Torie: There were more of these than I anticipated! In terms of expectation, “Gamesters of Triskelion” and “A Piece of the Action” were ones I had been greatly looking forward to that just failed to impress. Both had been drummed up (EUGEEEENE!) far more than they deserved. Then there were episodes like “Friday’s Child,” “A Private Little War,” and “The Omega Glory” that felt kind of like punches in the face (a feeling that always disappoints).


As much as we occasionally re-invent the wheel, Eugene and I aren’t the first fans to tackle Star Trek (academically or otherwise). We make use of a number of resources when compiling our posts, and we wanted to be sure to share them with you.

First, the dead tree stuff. Allan Asherman’s The Star Trek Compendium is a great source of trivia, background information, and all around cool tidbits. Though each episode’s coverage is brief, the book contains insightful and useful information. It’s also packed with over a hundred screencaps and photos. Most of our information about script and show development comes from this book.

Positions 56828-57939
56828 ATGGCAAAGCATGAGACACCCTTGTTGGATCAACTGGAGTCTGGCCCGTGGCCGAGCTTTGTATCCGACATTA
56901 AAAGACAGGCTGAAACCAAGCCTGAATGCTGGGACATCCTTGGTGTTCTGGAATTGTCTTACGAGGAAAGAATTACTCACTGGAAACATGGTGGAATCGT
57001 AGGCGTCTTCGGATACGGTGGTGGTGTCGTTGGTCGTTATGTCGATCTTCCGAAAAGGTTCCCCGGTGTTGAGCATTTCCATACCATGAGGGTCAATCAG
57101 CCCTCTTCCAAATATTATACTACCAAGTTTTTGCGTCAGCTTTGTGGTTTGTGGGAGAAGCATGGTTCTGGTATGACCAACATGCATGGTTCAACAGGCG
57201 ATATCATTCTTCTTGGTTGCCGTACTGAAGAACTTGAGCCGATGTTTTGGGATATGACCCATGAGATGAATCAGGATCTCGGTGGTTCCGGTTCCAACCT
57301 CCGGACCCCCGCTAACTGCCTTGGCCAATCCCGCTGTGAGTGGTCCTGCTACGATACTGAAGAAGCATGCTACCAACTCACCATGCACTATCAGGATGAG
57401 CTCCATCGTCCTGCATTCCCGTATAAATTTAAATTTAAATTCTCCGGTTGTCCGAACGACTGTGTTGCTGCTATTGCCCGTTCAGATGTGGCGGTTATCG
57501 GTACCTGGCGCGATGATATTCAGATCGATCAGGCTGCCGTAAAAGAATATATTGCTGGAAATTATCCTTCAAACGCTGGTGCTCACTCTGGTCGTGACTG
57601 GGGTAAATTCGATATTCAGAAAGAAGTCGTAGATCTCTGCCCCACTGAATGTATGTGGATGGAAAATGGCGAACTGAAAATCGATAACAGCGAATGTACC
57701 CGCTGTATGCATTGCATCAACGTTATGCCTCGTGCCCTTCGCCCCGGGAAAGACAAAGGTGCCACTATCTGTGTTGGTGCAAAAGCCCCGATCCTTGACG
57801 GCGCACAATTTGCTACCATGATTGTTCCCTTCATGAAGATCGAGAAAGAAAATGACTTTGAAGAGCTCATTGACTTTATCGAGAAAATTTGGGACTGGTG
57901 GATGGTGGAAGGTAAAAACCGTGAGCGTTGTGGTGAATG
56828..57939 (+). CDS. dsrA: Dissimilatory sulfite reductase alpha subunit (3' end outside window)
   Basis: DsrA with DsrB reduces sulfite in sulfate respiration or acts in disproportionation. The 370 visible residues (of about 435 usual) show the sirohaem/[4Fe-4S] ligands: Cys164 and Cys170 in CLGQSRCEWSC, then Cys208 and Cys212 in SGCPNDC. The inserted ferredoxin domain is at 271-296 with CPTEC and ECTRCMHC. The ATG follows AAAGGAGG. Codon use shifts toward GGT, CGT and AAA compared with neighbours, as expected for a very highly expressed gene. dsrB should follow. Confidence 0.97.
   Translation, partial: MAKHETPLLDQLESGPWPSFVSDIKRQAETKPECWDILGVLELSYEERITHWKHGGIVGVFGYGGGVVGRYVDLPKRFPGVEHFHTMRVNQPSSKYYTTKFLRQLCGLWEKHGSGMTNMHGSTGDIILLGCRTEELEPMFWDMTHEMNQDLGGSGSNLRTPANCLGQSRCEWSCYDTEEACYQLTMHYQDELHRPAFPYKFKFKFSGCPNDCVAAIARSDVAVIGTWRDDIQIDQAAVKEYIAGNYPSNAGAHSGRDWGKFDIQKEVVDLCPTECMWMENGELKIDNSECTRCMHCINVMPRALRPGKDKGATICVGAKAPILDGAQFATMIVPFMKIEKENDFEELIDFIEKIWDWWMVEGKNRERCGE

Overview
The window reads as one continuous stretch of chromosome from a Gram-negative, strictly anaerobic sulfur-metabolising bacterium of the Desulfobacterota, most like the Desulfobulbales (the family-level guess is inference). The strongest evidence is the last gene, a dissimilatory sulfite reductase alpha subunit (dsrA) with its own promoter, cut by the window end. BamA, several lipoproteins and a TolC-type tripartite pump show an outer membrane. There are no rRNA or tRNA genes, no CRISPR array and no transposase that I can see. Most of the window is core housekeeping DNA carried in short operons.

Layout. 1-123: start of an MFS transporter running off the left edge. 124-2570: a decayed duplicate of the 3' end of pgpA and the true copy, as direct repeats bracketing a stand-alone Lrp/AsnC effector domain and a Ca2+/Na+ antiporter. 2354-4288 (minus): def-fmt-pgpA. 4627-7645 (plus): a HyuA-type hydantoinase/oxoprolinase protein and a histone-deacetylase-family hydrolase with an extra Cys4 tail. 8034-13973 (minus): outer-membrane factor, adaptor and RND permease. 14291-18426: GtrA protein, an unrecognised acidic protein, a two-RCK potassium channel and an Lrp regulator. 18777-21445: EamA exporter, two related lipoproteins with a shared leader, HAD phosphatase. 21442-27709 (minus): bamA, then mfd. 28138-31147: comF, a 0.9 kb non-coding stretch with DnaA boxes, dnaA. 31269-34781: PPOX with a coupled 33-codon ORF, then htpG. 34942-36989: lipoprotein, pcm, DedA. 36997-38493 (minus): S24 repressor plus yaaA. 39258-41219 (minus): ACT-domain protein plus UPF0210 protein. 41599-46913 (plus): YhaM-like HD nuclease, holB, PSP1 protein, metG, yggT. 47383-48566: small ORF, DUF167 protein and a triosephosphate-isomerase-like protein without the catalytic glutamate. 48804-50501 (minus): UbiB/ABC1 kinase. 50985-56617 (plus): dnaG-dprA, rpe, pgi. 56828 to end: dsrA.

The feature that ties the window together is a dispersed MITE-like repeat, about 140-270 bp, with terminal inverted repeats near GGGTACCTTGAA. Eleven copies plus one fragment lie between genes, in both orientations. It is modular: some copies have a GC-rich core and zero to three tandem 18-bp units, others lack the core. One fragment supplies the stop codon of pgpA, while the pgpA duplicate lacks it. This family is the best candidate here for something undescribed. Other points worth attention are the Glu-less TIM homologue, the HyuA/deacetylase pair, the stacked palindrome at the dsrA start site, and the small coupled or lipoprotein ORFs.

Then there’s Phil Farrand’s The Nitpicker’s Guide For Classic Trekkers, which aside from being a ridiculous amount of fun, has (much to our relief) laboriously cataloged every syndication edit and wardrobe malfunction. In addition to the episode-by-episode guide it also includes essays on topics ranging from militarism to the treatment of women in the show. But mostly, it’s got some great trivia and a few really nerdy and fun games. Try the Captaincy Aptitude Test sometime.

Both books are now, sadly, out of print, but you can find them on the used book market very cheap.